Regents approve Thurnau professors

Six faculty members have been honored as recipients of Arthur F. Thurnau professorships for their outstanding contributions to undergraduate education. The appointments, approved Feb. 19 by the Board of Regents, are titles the six will retain throughout their careers at the University.


The recipients are Peter Chen, Anne Curzan, David Gerdes, James Holloway, Carla O’Connor and Andrew Shryock. Descriptions of their work are taken from recommendations provided to the regents by Provost Teresa Sullivan.

Chen, professor of Electrical Engineering and Computer Science, College of Engineering (CoE), is described as a demanding faculty member who manages year after year to receive student evaluations among the highest in his department. His talent for expanding the boundaries of teaching possibilities repeatedly has astonished colleagues who initially feared his curriculum overhauls might be asking the students to do the impossible. Chen has received numerous teaching awards from student honor societies, his department, college and the University.

Curzan, the associate professor of English Language and Literature, LSA and associate professor, School of Education, is a gifted teacher who inspires others to be effective in the classroom. She is renowned for creating communities, even in large classes, where all names are known, all voices heard, all issues open so long as everyone is treated with respect. She has a reputation as an engaging and inspiring lecturer. Curzan is known nationally for her ability to prepare graduate students for teaching.

Gerdes, associate professor of physics, LSA, is credited for his leadership in the use of innovative pedagogies in large, introductory lectures. He uses electronic response systems to check students’ conceptual understanding, demonstrations that require students to apply concepts to the real world and online quizzes that prompt students to prepare for class. Gerdes’ lead in a project to revamp the introductory electricity and magnetism labs has been so successful that student ratings increased dramatically, enrollment rose 40 percent and two of the newly designed experiments were awarded prizes by the American Association of Physics Teachers.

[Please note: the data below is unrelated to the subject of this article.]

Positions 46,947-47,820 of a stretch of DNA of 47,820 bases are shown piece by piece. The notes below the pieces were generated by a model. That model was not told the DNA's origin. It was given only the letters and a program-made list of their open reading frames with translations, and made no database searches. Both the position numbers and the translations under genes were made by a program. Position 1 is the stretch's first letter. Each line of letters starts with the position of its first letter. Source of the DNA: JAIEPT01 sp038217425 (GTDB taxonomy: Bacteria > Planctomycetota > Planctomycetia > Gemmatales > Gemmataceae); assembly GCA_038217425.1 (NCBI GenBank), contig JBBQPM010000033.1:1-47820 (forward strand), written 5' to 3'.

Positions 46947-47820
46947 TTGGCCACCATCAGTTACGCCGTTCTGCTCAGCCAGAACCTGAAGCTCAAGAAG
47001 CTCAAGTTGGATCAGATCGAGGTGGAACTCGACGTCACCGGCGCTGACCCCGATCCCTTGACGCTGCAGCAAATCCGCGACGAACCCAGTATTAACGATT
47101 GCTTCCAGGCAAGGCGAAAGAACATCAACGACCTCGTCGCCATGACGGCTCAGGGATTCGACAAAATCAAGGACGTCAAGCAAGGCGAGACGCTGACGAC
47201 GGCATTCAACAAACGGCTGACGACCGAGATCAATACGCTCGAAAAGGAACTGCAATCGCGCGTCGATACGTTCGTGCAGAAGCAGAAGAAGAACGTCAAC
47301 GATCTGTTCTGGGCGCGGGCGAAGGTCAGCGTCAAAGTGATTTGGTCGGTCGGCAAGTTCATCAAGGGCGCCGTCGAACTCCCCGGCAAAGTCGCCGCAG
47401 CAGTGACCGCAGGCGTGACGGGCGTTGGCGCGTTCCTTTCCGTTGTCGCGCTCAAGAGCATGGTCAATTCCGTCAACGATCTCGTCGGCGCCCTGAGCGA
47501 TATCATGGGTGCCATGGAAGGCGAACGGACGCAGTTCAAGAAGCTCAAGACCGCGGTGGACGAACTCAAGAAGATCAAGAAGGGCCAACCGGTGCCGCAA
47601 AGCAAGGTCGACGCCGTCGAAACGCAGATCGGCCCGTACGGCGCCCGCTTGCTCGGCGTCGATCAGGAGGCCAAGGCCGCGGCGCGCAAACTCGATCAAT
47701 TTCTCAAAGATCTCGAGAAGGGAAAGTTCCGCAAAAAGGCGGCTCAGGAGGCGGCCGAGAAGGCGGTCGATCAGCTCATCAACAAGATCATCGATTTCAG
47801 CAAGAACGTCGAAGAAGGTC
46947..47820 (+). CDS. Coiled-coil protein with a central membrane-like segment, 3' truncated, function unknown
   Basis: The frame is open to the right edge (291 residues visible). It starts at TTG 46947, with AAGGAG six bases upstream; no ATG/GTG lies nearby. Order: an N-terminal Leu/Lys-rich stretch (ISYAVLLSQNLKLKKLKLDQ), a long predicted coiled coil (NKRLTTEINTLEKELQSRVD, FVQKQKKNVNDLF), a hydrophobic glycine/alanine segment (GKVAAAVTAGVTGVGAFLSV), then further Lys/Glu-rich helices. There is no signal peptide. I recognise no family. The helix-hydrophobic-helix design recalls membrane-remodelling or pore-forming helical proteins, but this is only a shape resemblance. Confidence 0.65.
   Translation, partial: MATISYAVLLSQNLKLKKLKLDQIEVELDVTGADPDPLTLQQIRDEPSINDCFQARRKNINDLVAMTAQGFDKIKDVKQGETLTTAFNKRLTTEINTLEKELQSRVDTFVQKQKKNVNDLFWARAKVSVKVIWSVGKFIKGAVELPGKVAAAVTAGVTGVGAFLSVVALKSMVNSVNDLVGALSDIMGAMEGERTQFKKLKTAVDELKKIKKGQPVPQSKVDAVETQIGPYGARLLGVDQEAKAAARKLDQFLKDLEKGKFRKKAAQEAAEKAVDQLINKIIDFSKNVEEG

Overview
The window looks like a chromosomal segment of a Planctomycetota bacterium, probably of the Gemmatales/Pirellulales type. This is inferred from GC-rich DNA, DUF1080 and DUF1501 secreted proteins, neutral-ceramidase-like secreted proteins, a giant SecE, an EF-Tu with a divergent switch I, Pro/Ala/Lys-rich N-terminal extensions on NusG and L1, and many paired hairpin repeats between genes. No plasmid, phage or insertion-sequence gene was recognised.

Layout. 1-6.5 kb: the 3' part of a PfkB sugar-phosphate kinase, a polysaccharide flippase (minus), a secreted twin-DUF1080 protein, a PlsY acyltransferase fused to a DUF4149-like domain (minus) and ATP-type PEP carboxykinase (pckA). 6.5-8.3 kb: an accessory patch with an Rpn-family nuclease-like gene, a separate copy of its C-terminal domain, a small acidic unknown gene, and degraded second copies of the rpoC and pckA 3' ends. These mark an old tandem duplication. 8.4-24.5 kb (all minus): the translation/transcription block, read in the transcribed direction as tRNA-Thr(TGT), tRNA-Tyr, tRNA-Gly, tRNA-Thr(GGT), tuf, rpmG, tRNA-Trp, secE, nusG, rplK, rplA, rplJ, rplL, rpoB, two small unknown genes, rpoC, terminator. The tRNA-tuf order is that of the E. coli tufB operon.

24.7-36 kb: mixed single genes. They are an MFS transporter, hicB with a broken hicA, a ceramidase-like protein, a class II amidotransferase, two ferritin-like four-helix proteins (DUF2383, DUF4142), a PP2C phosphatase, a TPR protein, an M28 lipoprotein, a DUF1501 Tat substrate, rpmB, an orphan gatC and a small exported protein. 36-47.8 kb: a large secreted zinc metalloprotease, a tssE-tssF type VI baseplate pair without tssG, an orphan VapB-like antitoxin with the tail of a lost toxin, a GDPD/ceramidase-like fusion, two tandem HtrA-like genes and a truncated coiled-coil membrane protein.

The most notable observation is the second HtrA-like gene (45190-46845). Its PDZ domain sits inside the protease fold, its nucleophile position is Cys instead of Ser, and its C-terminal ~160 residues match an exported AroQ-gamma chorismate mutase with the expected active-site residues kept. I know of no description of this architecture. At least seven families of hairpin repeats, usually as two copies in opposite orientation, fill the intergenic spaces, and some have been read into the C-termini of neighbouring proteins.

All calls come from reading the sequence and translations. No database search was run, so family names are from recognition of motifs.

Holloway, professor of nuclear engineering and radiological sciences, CoE, has made significant contributions to engineering education, adopting active learning strategies, demonstrating their effectiveness to fellow faculty by opening his classroom for observation and by conducting research on student learning. He also has been at the forefront of the college to mentor and retain women and underrepresented minority students. His efforts to reimagine Engineering 101 have been described as legendary—from securing outside funding for equipment to writing the textbook.

O’Connor, associate professor of education, School of Education, is a widely sought-after contributor to national and international discussions about education and social inequality. Aware that low-income and minority pupils in the public schools face problems that require the efforts of well-trained researchers and professionals, O’Connor devotes time and energy to preparing teachers and mentoring future scholars who skillfully are prepared to tackle these challenges.

Shryock, associate professor anthropology, LSA, is a leading Middle East Scholar and winner of multiple teaching awards. He has a reputation for excellence in teaching two of his department’s most challenging courses, including Anthropology 101. One student says his “enthusiastic, incisive and often droll engagement with the material made nearly every lecture an intellectual adventure.” In the course Peoples and Cultures of the Middle East, Shyrock must deal with the region’s contentious politics and the students’ own political and religious commitments, which he does by encouraging intellectual engagement and openness to other perspectives.

Recipients receive grants of $20,000 to support teaching activities, including travel, books, equipment and graduate student support. The professorships are named after alumnus Arthur Thurnau.


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